9. 9. Proposals to Reform Taxation of Small Businesses and Passthrough Entities 9
  10. 10. • Make $250,000 Section 179 limit permanent • Expand cash method to all businesses with gross receipts less than $10 million – Increases 263A exemption to $10 million in gross receipts • Due date changes: – Partnerships – 2 ½ months after year end – S corporations – 3 months after year end – C corporations – 3 ½ months after year end • Unify deduction for start up and organizational expenses – Deduct up to $10,000 – Phase out beginning at $60,000 – Excess amortizable over 15 years Core Components 10
  11. 11. • S Corporations – Permanently reduce built-in gains recognition period to 5 years – Increase allowable passive income from 25% to 60% – Permit nonresident aliens to be shareholders through an ESBT • Withholding required – Allow ESBT to deduct charitable contributions made by S corp subject to limits applicable to individual donors – Make permanent rule reducing stock basis by adjusted basis of charitable contribution vs. fair market value – Allow S election to be made on timely filed tax return Passthrough Option 1: Revise Sub S and K 11
  12. 12. • Partnerships – Mandate basis adjustments under §734 or §743 when property is distributed to a partner or a partner sells his interest – Basis adjustments in lower tier partnership interest require corresponding adjustment in basis of lower tier’s property – Repeal 7 year time limit for recognizing pre-contribution gain on distributions to other partners – Repeal guaranteed payments rules so all payments a distribution of income or capital (or payment in capacity as non-partner) – Apply §704(d) loss limitations to partner’s distributive share of charitable contributions and foreign taxes – Treat all distributions of inventory as a sale regardless of whether inventory is substantially appreciated Passthrough Option 1: Revise Sub S and K 12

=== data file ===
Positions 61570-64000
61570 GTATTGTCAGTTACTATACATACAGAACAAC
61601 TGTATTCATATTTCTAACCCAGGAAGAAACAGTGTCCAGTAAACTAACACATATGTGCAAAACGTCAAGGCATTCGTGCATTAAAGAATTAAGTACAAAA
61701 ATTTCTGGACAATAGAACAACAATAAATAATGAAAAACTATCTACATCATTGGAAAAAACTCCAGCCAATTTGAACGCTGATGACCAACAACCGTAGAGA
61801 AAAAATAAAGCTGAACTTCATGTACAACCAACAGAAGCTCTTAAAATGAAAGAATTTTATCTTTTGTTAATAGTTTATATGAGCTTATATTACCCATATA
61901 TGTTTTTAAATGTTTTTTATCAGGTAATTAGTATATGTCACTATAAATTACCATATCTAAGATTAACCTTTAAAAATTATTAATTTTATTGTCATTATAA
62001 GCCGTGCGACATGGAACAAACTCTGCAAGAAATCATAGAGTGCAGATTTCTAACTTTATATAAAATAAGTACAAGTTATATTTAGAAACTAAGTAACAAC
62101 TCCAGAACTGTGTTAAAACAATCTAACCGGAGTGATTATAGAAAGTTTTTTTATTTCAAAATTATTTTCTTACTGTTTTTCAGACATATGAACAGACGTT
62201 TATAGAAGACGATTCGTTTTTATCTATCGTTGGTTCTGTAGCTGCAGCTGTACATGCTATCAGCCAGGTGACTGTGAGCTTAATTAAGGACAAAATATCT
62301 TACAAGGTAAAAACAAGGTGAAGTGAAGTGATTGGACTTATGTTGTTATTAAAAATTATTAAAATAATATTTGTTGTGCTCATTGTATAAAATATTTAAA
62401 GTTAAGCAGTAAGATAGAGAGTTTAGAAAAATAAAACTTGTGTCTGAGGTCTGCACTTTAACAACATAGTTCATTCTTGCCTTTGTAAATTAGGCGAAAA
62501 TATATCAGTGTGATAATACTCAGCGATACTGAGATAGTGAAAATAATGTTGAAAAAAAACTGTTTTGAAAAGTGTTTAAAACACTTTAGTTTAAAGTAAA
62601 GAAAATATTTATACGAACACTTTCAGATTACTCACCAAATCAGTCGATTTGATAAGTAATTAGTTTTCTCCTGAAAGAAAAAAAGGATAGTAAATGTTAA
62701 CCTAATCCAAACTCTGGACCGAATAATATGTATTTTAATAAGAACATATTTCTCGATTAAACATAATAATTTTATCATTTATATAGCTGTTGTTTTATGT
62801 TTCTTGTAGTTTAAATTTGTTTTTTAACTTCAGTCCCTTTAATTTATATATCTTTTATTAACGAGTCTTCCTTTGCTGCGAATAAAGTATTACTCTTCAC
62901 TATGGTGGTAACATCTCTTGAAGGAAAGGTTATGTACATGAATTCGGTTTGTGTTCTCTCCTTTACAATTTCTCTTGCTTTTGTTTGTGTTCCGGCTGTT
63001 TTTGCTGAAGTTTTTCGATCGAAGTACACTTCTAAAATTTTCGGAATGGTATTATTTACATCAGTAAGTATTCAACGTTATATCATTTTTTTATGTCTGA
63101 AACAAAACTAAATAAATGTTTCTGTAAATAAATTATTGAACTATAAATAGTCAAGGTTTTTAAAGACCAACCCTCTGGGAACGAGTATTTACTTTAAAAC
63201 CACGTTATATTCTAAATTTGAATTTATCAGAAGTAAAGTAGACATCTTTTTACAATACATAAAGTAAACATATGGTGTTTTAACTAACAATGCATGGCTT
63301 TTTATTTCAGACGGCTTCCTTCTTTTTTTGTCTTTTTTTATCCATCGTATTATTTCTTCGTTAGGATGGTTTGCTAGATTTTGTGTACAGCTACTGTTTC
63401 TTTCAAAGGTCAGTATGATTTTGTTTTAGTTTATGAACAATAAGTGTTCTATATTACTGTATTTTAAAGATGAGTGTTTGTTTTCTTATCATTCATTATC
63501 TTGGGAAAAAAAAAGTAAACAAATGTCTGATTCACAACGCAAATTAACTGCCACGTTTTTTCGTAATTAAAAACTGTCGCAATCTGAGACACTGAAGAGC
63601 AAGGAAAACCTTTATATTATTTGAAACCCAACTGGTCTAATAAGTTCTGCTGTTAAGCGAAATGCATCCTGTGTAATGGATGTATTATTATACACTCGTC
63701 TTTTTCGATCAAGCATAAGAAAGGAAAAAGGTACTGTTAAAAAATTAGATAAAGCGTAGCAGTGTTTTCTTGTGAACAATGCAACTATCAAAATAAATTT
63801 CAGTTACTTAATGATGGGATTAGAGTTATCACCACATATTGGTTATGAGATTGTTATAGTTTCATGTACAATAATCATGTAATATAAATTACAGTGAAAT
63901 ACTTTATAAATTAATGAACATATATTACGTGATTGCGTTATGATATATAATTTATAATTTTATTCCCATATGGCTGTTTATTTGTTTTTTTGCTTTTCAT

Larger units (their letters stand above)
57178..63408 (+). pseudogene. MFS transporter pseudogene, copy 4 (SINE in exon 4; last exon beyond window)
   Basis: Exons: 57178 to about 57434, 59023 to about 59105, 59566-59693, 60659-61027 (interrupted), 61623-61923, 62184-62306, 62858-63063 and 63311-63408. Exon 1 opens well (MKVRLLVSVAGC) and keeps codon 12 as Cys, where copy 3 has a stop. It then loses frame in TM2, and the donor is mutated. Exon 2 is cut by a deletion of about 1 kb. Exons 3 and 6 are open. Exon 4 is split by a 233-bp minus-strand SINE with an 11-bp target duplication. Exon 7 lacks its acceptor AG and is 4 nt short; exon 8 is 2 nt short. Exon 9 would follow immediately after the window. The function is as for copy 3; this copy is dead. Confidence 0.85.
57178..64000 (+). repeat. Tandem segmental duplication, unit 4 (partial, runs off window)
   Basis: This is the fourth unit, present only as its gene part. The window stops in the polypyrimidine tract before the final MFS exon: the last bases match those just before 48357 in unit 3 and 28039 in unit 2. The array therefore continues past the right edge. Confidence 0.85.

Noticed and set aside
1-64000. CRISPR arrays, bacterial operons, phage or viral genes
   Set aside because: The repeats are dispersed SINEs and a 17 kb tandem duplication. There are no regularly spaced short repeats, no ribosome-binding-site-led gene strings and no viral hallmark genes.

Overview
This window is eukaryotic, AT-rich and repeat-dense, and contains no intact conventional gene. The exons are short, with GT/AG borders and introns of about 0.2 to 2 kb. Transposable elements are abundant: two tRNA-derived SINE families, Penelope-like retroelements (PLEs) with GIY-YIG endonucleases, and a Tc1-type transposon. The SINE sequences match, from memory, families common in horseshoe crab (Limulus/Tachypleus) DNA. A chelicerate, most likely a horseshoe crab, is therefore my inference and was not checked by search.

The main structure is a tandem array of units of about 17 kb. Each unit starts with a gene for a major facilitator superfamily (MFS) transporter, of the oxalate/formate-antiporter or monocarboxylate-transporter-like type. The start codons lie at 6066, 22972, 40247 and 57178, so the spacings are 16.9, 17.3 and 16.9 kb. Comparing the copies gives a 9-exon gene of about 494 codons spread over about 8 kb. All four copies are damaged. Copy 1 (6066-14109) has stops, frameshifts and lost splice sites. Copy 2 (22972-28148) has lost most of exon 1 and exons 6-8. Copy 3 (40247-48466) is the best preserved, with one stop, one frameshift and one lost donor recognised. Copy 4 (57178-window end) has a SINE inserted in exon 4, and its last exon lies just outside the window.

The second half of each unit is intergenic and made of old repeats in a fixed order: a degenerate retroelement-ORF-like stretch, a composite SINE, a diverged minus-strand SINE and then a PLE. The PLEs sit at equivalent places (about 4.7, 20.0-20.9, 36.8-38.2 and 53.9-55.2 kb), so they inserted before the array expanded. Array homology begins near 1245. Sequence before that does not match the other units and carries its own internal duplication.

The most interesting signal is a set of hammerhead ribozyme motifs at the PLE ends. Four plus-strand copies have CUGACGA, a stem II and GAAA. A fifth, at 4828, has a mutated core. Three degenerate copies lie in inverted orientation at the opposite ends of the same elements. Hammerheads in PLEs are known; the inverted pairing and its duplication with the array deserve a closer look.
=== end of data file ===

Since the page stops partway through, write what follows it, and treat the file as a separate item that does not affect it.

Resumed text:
13. 13. • Repeals current Sub K and S and replaces with simplified, uniform regime – Allow contributions on tax-free basis – Allow for pass-through of income, losses, etc. – Permit only ordinary income, capital gains and tax credits to be specifically allocated – Limit deductions for losses to owner’s basis with carryforwards – Limit tax-free distributions to owner’s basis – Require entity level withholding on pass-through income – Require pass-through businesses to recognize gain on distributions of appreciated property – Require owners to take carryover basis in distributions of loss property – Allow owners basis for entity level debt (recourse and nonrecourse) Passthrough Option 2: Unified Rules 13
  14. 14. • Employment taxes • Transition rules • Foreign partners and partnerships • Mergers, divisions, reorganizations • Conforming changes in option 2 to integrate into related tax rules • Effect of proposed changes to cash method on other provisions not directly related to accounting methods Unaddressed Issues 14
  15. 15. Affordable Care Act (ACA) Update 15